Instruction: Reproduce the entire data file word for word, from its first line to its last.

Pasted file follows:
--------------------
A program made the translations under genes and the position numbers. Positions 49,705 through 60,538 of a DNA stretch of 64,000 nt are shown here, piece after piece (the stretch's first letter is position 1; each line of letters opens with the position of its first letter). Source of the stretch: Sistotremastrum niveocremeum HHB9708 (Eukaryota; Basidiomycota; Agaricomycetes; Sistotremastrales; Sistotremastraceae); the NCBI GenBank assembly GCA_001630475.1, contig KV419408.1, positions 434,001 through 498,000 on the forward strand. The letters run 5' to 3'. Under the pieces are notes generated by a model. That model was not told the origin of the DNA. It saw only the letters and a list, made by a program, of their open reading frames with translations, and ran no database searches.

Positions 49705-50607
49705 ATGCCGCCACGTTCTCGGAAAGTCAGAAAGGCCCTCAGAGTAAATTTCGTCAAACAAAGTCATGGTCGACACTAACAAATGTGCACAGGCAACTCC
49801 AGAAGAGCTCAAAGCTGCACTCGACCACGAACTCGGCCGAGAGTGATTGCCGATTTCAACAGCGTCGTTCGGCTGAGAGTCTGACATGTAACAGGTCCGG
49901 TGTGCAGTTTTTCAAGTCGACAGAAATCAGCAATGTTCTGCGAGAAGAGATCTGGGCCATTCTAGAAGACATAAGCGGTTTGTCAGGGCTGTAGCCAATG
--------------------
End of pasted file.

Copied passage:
A program made the translations under genes and the position numbers. Positions 49,705 through 60,538 of a DNA stretch of 64,000 nt are shown here, piece after piece (the stretch's first letter is position 1; each line of letters opens with the position of its first letter). Source of the stretch: Sistotremastrum niveocremeum HHB9708 (Eukaryota; Basidiomycota; Agaricomycetes; Sistotremastrales; Sistotremastraceae); the NCBI GenBank assembly GCA_001630475.1, contig KV419408.1, positions 434,001 through 498,000 on the forward strand. The letters run 5' to 3'. Under the pieces are notes generated by a model. That model was not told the origin of the DNA. It saw only the letters and a list, made by a program, of their open reading frames with translations, and ran no database searches.

Positions 49705-50607
49705 ATGCCGCCACGTTCTCGGAAAGTCAGAAAGGCCCTCAGAGTAAATTTCGTCAAACAAAGTCATGGTCGACACTAACAAATGTGCACAGGCAACTCC
49801 AGAAGAGCTCAAAGCTGCACTCGACCACGAACTCGGCCGAGAGTGATTGCCGATTTCAACAGCGTCGTTCGGCTGAGAGTCTGACATGTAACAGGTCCGG
49901 TGTGCAGTTTTTCAAGTCGACAGAAATCAGCAATGTTCTGCGAGAAGAGATCTGGGCCATTCTAGAAGACATAAGCGGTTTGTCAGGGCTGTAGCCAATG